At a recent DNC fundraiser 56- year old LGBTQ advocate Ellen Sturt heckled Michelle Obama to ask for the Employment Non-Discrimination Act (ENDA) to be signed via executive order. This was a simple demand, as she notes in her Washington Post op-ed where she says she could no “longer remain silent.” Although this was brave, what about famed gay whistleblower PFC Bradley Manning? Would he get the same treatment? Glenn Greenwald wrote that Chair of the San Francisco Pride Parade overode the board’s decision declaring that Manning would not be one of the Grand Marshals of the parade while huge corporations like AT&T, Verizon, Bank of America, and Wells Fargo, sponsored the Parade. What he wrote next was a bombshell: “[the] remarkable shift in public opinion on gay equality…is less significant than it seems because…gay equality poses no real threat to elite factions…If anything, it bolsters those power structures.” One must ask: does the cause of gay equality “pose no threat” to the ruling elite?
First one, one must understand, that the LGBTQ rights movement has changed over time. BusinessWeek calls the gay rights movement, “one of the most successful political enterprises in history” because of its contributions in the last 40 years. However, this “enterprise” has led people to worry: lesbian host Ellen DeGeneres is perceived as the mainstream gay perspective, that there is a slow response of the movement to lynching of LGBT people in Honduras, how liberals support equal rights in rhetoric but refuse to support legislation putting it place and finally how from the 1970s on, the movement allied with the Democratic Party while the current “LGBT leadership…abandons…an agenda that stresse[s]…social [and]…economic justice…[like] the Human Rights Campaign [HRC]…ignor[ing] homelessness and poverty altogether.”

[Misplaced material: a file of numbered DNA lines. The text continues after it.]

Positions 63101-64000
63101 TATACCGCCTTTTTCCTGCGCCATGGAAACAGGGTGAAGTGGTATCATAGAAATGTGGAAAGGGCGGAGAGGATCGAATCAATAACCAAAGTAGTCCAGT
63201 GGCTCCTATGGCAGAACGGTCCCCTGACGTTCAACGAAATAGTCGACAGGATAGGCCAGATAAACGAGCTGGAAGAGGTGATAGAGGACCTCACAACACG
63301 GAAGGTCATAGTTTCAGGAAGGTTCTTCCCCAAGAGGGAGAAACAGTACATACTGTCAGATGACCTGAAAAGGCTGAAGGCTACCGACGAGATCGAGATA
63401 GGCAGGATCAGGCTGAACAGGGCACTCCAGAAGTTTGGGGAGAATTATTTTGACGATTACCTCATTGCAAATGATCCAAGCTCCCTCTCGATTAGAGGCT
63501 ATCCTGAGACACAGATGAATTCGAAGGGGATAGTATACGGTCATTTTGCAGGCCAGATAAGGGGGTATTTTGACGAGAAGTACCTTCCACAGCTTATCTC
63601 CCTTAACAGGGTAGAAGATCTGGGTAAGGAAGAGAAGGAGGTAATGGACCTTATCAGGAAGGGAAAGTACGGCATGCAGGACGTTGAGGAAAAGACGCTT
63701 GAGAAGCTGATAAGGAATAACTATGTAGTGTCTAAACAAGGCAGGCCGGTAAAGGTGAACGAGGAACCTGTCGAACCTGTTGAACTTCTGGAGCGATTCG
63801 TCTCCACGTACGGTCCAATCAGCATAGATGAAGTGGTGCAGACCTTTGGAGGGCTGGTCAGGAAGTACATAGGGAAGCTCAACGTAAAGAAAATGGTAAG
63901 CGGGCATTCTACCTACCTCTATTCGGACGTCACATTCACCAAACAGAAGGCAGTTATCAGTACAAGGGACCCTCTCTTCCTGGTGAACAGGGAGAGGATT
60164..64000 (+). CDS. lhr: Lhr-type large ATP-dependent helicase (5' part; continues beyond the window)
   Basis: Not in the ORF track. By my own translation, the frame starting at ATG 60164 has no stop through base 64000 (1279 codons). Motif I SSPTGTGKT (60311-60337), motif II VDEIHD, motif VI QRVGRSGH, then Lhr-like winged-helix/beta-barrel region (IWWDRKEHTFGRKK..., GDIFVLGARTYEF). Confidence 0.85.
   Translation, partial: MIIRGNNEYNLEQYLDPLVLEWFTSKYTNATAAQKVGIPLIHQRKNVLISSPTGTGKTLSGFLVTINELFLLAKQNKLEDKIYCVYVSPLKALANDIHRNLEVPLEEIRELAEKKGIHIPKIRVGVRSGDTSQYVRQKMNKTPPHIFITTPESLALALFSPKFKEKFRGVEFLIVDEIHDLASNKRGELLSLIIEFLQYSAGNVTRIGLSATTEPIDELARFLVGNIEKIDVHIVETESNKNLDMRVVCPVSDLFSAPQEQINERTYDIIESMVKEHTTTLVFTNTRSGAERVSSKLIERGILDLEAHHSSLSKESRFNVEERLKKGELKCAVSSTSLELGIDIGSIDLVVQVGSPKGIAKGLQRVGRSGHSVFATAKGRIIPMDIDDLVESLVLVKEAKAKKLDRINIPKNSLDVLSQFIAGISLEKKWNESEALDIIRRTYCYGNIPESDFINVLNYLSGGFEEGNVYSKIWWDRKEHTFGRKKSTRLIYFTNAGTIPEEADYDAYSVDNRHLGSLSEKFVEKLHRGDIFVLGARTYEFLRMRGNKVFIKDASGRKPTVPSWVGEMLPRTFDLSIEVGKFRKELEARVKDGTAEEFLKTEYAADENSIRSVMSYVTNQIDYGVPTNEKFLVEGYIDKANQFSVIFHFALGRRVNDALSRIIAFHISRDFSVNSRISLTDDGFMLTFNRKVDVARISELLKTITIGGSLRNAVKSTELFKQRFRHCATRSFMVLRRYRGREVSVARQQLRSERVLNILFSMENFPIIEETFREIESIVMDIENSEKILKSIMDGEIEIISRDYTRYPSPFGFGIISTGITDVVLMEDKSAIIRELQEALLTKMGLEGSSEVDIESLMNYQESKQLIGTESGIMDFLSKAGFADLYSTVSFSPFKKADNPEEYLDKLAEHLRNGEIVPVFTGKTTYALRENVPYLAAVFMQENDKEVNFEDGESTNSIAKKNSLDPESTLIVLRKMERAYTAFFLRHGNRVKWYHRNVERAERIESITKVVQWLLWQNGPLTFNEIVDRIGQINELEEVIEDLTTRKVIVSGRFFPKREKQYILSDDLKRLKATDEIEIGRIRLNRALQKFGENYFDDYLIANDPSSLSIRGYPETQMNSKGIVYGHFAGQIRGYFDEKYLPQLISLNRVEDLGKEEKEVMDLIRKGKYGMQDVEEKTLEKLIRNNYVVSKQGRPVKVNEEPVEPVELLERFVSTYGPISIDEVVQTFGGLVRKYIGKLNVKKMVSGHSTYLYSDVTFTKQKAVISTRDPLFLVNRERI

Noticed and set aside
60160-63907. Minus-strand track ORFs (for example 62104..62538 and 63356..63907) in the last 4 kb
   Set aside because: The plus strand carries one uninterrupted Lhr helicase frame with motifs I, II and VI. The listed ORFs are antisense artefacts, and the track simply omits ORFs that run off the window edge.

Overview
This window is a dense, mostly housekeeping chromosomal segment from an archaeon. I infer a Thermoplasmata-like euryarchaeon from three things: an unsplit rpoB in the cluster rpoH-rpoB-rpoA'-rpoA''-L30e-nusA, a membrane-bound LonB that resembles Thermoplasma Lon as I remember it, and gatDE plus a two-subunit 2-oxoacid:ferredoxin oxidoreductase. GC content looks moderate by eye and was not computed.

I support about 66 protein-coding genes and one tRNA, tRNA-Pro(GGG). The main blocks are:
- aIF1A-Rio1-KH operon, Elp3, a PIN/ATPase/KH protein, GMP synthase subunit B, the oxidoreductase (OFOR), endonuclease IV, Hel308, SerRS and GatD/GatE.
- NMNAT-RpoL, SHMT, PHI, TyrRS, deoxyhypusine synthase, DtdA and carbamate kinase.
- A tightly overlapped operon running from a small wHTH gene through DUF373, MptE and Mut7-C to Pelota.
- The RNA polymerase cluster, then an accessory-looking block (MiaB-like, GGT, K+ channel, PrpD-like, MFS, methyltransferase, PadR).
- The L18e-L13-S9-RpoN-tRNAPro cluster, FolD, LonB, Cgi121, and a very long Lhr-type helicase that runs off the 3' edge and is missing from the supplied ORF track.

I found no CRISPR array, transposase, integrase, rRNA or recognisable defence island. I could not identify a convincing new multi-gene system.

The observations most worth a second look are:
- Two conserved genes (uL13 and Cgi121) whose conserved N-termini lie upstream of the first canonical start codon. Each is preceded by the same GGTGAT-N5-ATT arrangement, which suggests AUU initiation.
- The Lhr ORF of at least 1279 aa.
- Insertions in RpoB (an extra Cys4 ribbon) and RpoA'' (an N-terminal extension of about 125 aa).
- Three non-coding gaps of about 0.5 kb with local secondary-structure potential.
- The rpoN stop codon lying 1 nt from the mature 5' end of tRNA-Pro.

From this, I began to look into Gay Inc. Andy Thayer defines this term as encompassing all of the big gay non-profits, from the National Gay & Lesbian Task Force (NGLTF) to the HRC but I would expand it to include the Parents, Families and Friends of Lesbians and Gays (PFLAG), the Gay & Lesbian Advocates and Defenders (GLAD), the Gay, Lesbian & Straight Education Network (GLSEN), Out and Equal Workplace Advocates (Out and Equal), GLAAD, Family Equality Council, and the National Gay and Lesbian Center of Commerce (NGLCC). Also it would includes other groups like the Arcus Foundation, the Gill Foundation, Log Cabin Republicans, Freedom To Marry, Equality Forum, Lesbian Victory Fund, and American Foundation for Equal Rights. Is it the way of the world that major LGBTQ organizations rely heavily on corporate sponsorship?